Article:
Minor League Sports

Traded for Shohei Otani in a way, Jacob Pearson makes his way up to Cedar Rapids Kernels

2006 Kernel's Logo
2006 Kernel's Logo

CEDAR RAPIDS — Jacob Pearson is the answer to a baseball trivia question.

Who did the Minnesota Twins acquire for Shohei Otani? Well, it’s not quite as simple as that.

Pearson, an outfielder drafted in the third round last season out of high school by the Los Angeles Angels, was picked up this spring by the Twins. Minnesota gave the Angels $1 million in international bonus pool slot money they used to pick up Japanese two-way star Otani.

Pearson found his way to Cedar Rapids late last week when he was assigned to the Kernels from extended spring training. He made his Veterans Memorial Stadium debut Saturday night in the second game of a double-header against Clinton, going 2-for-4.

The Kernels were swept, 4-1 and 9-4.

“It’s just something I can keep in my back pocket, you know?” Pearson said, with a smile. “If all things go wrong. But, no, it’s pretty cool. A lot of guys talk about it. The Angels knew what was best for them, and they got what they wanted.”

The 6-foot-1, lefty swinging Pearson was thought of enough by the Angels that they gave him an above-slot bonus of $1 million to buy him out of a commitment to college power LSU. He hit only .226 last season in Rookie ball, but has good speed and tools.

Needless to say, he was side-swiped about the trade. He’d only been in the Angels organization for five-plus months.

“That was kind of nerveracking,” he said. “I’m still getting to know a bunch of guys, changing organizations and everything. But getting called up to Cedar Rapids, I haven’t stopped smiling since I’ve been up here. I feel like I’m bringing something to the table now, instead of just practicing in extended day in and day out. I get to go out and play games.”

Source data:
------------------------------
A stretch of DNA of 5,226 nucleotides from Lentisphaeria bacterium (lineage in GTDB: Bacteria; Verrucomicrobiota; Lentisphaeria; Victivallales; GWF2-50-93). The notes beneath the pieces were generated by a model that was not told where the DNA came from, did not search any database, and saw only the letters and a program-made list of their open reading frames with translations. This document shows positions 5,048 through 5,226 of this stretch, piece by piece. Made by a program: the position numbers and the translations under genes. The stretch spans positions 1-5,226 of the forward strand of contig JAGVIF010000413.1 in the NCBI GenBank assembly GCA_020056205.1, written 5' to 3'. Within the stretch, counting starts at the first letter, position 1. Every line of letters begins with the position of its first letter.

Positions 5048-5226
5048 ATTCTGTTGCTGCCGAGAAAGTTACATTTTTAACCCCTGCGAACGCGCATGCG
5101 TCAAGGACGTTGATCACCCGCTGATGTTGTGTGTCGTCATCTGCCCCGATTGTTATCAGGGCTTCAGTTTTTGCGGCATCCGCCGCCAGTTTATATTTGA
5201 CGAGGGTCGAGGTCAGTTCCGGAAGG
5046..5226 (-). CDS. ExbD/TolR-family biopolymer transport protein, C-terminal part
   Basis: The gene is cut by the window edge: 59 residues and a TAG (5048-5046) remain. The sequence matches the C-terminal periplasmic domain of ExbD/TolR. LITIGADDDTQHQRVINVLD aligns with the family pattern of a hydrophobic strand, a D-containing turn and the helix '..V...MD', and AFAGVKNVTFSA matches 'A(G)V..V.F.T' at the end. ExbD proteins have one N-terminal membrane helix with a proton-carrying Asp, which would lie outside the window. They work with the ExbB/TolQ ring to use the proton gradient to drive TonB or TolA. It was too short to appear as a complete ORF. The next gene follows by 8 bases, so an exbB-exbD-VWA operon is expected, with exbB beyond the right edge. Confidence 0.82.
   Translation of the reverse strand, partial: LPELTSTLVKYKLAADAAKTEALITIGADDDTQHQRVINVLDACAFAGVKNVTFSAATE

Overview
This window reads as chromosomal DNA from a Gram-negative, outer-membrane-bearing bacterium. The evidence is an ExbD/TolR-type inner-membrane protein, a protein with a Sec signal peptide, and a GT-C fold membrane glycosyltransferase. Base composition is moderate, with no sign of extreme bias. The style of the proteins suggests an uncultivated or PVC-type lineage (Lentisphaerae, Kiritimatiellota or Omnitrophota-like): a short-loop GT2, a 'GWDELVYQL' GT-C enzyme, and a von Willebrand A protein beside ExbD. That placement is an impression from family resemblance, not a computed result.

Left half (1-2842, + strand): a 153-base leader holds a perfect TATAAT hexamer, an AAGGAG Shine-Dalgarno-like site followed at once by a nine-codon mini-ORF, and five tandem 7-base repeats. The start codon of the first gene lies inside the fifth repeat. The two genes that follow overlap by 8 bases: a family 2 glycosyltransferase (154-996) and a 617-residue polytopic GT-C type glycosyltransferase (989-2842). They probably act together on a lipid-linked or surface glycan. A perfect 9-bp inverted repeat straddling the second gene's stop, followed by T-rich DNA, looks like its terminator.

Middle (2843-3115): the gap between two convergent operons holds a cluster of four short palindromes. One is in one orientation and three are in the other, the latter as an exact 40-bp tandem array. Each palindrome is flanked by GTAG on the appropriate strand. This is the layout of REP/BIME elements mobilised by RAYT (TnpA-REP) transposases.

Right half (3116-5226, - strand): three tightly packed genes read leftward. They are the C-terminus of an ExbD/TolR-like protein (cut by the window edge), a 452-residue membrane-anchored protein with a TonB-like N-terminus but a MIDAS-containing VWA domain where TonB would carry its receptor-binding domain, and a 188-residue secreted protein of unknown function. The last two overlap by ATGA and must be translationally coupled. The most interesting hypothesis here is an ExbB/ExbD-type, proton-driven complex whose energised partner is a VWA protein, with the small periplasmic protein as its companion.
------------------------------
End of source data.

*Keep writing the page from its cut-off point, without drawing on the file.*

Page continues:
Clinton (26-21) scored five runs in a disastrous fifth inning for the Kernels to break a 3-3 tie. C.R. pitchers Jose Martinez and Calvin Faucher combined to allow three hits, walk four and throw two wild pitches.

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With another double-header on tap Sunday at 2:05, the Kernels were forced to go with infielder Jordan Gore as an emergency pitcher in the seventh inning. Gore gave up a leadoff double, then walked three in a row, but got the next three outs.

His fastball was clocked as high as 95 miles per hour.

Speaking of speedy pitchers, C.R.’s Brusdar Graterol hit 100 MPH four times in his first-game start, though he ended up taking the loss thanks to a two-run home run by Dimas Ojeda and solo shot by Ariel Sandoval. Graterol (2-1) threw 90 pitches in six innings, allowing five hits, no walks and striking out nine.

Cedar Rapids scored just one unearned run in the opener. In Game 2, Royce Lewis had a two-run double, Jean Carlos Arias a two-run single, Shane Carrier a solo home run and Alex Kirilloff a sacrifice fly.

Somehow, the Kernels brought the tying run to the plate with two outs in the seventh, but Clinton reliever Matt Clancy struck out Ben Rortvedt swinging to end a long night of baseball.

l Comments: (319) 398-8259; jeff.johnson@thegazette.com

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